Every commercial customer of Smart Interactive Systems, such as this automobile dealership, is monitored using an IP transmitter and broadband connection in order to support the video portion of the security system. All alarms are fully integrated with video.

Today’s alarm systems that use the Internet protocol (IP) for communication with the central monitoring station represent only a small fraction of total systems. But that’s beginning to change. In this article, we look at six companies that are successfully using IP alarm transmission to fill a variety of needs — from providing line security to solving problems involved with monitoring systems for customers who have converted from conventional phone service to voice over IP.

Smart Interactive Systems’ central monitoring station in College Point, N.Y., monitors alarms through IP transmission only, having installed one for every subscriber installation. If the subscriber doesn’t have a broadband connection, Smart Interactive installs one for them.

IP for Every Installation

All of Smart Interactive Systems’ customers have a broadband connection. Any time a customer doesn’t already have one, Smart Interactive installs one to support the video surveillance equipment that is included with every system the College Point, N.Y.-based security dealer installs. “All of our alarms are fully integrated with video,” explains Bill Schlesinger, vice president of operations for Smart Interactive. “Every camera is associated with an alarm point.”

As an added differentiation point, Smart Interactive also installs an IP transmitter with digital dialer and cellular backup on every job. “It gives us a good form of line security and lets us provide constant supervision anywhere,” notes Schlesinger.

Smart Interactive focuses exclusively on commercial accounts, which include car dealerships, banks and general office buildings. The company uses IP transmitters and control panels from Bosch Security Systems and operates its own central station.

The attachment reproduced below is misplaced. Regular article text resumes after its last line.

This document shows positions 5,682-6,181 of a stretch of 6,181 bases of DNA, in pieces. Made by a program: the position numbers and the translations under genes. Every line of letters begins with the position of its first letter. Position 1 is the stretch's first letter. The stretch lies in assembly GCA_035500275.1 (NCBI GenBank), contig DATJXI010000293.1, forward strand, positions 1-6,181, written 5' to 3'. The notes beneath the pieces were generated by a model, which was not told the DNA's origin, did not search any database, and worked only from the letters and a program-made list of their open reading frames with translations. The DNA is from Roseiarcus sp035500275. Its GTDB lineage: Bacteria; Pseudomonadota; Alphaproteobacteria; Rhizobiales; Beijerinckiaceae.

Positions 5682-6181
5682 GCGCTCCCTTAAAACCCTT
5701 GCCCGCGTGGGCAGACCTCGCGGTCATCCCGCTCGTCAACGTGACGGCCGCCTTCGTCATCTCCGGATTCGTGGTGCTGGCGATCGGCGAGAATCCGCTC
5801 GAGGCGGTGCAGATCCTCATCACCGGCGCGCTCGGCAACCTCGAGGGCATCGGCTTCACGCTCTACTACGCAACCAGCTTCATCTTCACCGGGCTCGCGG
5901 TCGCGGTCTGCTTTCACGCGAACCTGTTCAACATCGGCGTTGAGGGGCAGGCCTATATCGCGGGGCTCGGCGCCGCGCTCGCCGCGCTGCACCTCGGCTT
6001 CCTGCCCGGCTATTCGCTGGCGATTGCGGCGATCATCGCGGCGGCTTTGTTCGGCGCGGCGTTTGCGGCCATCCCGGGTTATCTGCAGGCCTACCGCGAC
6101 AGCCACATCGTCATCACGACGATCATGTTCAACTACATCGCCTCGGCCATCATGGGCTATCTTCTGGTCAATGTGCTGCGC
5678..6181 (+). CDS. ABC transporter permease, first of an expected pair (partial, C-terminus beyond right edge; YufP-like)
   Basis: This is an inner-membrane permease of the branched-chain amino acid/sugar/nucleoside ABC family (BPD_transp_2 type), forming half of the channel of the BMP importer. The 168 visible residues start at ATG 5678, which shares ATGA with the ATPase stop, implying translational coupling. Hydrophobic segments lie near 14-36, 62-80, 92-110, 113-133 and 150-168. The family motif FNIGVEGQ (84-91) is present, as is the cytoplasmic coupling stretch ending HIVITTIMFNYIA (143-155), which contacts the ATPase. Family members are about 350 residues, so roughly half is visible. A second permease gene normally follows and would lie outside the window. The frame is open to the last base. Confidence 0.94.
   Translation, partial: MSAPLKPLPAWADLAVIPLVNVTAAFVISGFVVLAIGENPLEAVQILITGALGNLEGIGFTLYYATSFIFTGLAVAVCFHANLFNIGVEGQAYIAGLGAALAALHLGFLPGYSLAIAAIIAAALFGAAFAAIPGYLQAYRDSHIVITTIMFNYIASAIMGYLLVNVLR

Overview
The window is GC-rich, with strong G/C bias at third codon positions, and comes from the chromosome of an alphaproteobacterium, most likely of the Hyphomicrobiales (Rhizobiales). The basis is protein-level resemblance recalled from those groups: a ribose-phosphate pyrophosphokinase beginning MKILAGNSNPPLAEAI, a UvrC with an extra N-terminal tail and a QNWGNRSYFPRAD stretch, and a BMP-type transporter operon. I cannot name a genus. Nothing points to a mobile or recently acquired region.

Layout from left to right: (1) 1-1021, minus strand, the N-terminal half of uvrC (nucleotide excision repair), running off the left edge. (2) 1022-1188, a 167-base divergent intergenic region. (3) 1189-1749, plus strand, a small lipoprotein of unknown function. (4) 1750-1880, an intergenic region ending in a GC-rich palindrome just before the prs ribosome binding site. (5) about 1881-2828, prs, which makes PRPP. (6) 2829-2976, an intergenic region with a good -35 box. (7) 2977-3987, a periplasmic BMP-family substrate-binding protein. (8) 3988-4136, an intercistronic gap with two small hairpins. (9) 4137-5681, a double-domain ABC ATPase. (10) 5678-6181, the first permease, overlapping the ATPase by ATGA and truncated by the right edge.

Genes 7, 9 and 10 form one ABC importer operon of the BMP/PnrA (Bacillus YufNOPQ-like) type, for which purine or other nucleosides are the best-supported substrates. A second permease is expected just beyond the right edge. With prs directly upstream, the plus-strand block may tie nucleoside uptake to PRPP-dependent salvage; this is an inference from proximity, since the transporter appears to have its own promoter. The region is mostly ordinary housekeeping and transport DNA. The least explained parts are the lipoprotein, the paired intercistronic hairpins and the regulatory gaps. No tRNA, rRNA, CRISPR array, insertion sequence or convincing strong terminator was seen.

Honeywell’s 7845i-ENT communicator provides a private network solution using LAN connections combined with the capability to communicate via the Internet. The 7845i-ENT offers a fully encrypted, secure method of delivering alarm messages from the subscriber to the central station within a private network or using the Internet.

Fire Alarm Transmission

Scarsdale Security of Scarsdale, N.Y., installs and monitors a lot of fire systems. Until IP alarm transmission came along, one of the requirements the company had to meet was to provide two dedicated phone lines for any digital dialer connected to a fire system. The idea was to help ensure that communication got through by providing a backup in the event that one of the lines went down.

Today, however, some fire authorities will allow an alarm company to use an IP transmitter connected to a high-speed data link in place of one of the phone lines — and the second phone line does not have to be dedicated to the alarm system. For customers that already have a high-speed data connection, this can provide significant cost savings, notes Drew Chernoy, Scarsdale Security’s marketing manager.